Complexity caused by restrictions

Restrictions make problems more complex because they reduce the number of   possible solutions that are allowed. At first, you would think that this would make the problem less complex, yet many restrictions may also mean that there is no longer any solution to a problem.

One example of restrictions in production planning is the natural limitation of resources. If there were as many kinds of machines as there were orders, compiling a production plan would be far easier. You wouldn’t have to worry about whether or not the plan can be implemented with the machines available. Each machine would immediately process its own job. Industrial machines are, of course, usually very expensive and purchasing them has to be worth it. This is why the number of machines is limited and thus the resources which are available for the production. (This is also similar in the case of consumer goods).

  Complexity caused by  conflicting goals

Too many cooks spoil the broth – and, unfortunately, so do too many conflicting goals. If there is only one goal, optimization is easier because you don’t have to weigh up the goals against one another and determine how much of the one goal can be dispensed with in favor of the other.

Examples of goals in production plans which can be conflicting:

  • machines should be idle as little as possible
  • production costs should be as low as possible
  • delivery dates should be delayed as little as possible
  • stock should be maintained at as low a level as possible

  Diagram of the dependencies and influences of various goals

Determining whether one solution is better than the other is not a trivial matter. The goals have to be evaluated and you have to work out how much of a delay is acceptable to be able to maintain a smaller warehouse.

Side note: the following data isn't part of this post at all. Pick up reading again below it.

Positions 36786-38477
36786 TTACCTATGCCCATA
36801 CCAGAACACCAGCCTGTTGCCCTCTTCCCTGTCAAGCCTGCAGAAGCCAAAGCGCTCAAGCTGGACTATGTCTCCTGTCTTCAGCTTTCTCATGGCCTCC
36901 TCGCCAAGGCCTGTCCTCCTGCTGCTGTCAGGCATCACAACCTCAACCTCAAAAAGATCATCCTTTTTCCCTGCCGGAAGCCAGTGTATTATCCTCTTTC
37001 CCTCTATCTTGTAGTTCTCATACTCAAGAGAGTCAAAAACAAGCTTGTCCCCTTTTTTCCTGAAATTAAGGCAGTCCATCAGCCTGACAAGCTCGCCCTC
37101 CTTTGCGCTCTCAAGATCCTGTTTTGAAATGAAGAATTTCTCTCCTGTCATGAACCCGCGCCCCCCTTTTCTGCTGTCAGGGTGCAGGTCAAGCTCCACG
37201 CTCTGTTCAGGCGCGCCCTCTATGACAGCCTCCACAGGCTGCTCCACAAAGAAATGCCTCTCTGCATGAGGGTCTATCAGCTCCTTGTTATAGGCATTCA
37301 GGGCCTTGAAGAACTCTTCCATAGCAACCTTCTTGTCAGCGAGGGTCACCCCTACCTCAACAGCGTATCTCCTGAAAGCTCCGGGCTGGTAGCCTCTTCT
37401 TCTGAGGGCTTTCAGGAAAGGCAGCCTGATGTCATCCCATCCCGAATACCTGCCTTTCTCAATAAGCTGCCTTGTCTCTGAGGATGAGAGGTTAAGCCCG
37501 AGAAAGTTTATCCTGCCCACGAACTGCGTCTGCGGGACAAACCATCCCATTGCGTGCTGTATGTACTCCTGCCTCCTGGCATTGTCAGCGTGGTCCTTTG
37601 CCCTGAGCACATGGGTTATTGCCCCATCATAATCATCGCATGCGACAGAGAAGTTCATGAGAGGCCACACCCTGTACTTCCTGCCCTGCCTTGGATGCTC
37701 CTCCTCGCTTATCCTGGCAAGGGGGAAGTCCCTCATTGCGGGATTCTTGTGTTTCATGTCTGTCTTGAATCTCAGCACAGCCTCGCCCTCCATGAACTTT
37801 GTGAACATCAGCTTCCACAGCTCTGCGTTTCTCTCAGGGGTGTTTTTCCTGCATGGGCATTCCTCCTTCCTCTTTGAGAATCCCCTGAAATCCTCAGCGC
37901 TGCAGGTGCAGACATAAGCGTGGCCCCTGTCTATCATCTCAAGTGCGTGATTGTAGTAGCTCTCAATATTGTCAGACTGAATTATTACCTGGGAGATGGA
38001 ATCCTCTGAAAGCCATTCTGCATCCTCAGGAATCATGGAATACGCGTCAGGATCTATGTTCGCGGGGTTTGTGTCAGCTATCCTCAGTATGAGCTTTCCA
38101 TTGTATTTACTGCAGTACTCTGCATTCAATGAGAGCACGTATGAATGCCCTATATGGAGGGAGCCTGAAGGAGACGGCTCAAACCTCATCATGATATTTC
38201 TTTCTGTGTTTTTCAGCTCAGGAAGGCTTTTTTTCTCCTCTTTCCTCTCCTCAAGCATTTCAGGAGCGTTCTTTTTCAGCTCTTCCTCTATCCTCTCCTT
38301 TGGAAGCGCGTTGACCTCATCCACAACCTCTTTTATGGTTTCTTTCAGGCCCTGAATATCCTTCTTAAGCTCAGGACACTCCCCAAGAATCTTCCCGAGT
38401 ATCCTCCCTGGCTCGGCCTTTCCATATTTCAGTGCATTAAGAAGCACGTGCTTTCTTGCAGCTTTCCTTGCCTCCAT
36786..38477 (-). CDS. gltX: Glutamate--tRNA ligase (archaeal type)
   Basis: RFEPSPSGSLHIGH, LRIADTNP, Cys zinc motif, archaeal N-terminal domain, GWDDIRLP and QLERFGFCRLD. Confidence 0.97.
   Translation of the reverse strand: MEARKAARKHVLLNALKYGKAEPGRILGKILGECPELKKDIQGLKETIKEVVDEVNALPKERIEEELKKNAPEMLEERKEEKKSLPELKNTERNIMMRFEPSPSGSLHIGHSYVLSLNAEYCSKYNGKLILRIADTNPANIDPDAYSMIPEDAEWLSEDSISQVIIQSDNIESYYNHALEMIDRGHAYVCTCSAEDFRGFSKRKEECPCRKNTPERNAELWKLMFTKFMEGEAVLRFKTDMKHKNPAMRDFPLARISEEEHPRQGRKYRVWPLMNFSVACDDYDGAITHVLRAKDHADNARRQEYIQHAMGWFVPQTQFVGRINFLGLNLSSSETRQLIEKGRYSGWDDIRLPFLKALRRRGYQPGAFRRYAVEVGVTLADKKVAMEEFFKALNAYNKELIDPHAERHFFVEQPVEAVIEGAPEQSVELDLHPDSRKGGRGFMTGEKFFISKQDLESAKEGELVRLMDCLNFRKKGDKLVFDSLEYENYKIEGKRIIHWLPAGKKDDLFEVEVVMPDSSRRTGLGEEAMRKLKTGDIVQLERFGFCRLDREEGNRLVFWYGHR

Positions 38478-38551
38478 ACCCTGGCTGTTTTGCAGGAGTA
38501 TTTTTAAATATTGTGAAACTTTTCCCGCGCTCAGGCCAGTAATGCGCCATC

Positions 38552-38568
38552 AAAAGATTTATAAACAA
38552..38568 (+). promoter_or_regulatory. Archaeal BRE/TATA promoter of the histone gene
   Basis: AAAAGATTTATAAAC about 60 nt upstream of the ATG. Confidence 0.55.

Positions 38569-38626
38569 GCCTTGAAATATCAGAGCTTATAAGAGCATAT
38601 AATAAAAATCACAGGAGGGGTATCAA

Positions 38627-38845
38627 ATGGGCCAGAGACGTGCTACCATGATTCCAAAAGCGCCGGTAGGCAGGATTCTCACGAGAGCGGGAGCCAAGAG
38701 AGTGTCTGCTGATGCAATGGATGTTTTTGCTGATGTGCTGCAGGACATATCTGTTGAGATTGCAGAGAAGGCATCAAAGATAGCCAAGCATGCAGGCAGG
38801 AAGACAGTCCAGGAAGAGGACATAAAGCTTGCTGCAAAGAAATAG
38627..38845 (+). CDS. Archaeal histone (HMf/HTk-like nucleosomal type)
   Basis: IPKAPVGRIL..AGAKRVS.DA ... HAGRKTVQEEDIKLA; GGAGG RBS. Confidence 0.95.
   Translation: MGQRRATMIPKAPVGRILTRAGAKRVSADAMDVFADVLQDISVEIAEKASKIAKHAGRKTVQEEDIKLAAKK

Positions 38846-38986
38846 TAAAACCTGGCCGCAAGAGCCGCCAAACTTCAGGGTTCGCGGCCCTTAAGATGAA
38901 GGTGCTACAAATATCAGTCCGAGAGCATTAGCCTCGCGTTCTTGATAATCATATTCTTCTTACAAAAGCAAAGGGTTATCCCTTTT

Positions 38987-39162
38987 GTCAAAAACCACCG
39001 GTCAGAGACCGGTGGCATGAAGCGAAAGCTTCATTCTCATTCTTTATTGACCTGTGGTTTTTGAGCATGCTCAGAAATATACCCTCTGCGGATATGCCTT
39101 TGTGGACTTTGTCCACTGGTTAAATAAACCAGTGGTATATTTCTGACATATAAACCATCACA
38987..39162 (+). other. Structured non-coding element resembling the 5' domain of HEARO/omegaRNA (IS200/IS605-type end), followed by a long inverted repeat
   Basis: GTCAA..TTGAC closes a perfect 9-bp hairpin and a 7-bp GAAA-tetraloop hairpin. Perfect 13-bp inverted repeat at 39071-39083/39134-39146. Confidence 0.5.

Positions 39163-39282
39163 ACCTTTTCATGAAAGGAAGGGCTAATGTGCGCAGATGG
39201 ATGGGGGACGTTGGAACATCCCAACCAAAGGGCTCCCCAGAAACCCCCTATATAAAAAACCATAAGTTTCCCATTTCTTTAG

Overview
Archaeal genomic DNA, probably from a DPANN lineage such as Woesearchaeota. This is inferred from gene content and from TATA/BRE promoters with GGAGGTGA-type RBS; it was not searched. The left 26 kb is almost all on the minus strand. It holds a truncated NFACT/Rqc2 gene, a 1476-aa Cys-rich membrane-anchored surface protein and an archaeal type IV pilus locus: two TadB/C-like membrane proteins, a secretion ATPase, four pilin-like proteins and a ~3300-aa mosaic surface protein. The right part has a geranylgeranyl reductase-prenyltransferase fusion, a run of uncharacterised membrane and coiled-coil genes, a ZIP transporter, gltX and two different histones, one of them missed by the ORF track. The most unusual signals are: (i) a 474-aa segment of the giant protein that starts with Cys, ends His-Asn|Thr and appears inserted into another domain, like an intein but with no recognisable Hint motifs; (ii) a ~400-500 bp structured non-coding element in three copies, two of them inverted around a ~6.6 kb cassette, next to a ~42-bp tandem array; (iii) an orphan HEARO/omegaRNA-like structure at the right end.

In several cases, all goals can be attributed to costs. But the effects cannot always be evaluated in monetary terms.  For instance, how much damage is done to a customer’s image if delivery arrives too late?

 Complexity caused by change

Many problems are caused by constant change. This means that variables change again and again, new ones turn up or there are restrictions. This means that the problem needs to be solved fast so that you have a solution before all the framework conditions have changed yet again and the newly-found solution is perhaps invalid. In production planning there are always changes: a machine breaks down, a new order comes in, material is missing, etc. and the production plan has to adapt to the new circumstances each time. And all this during day-to-day operation! Optimization has to be rapid so that it can be implemented  right away and can then change to the new production plan.

Are your problems complex?

It really isn’t that easy to work out whether a problem is complex. Many problems don’t become complex until there is a combination of various factors –   in many cases, even one factor is enough. However, complexity is not the only aspect to bear in mind when you choose optimization. There are several more factors that can help you to decide whether optimization can be deployed feasibly and profitably. For instance, whether there is enough relevant data at hand.

If you’re unsure as to whether or not you have found the best solution, or if your problem is maybe too complex to find a solution at all, just contact us. Together we can find the ideal solution for you – whether it’s called optimization or not.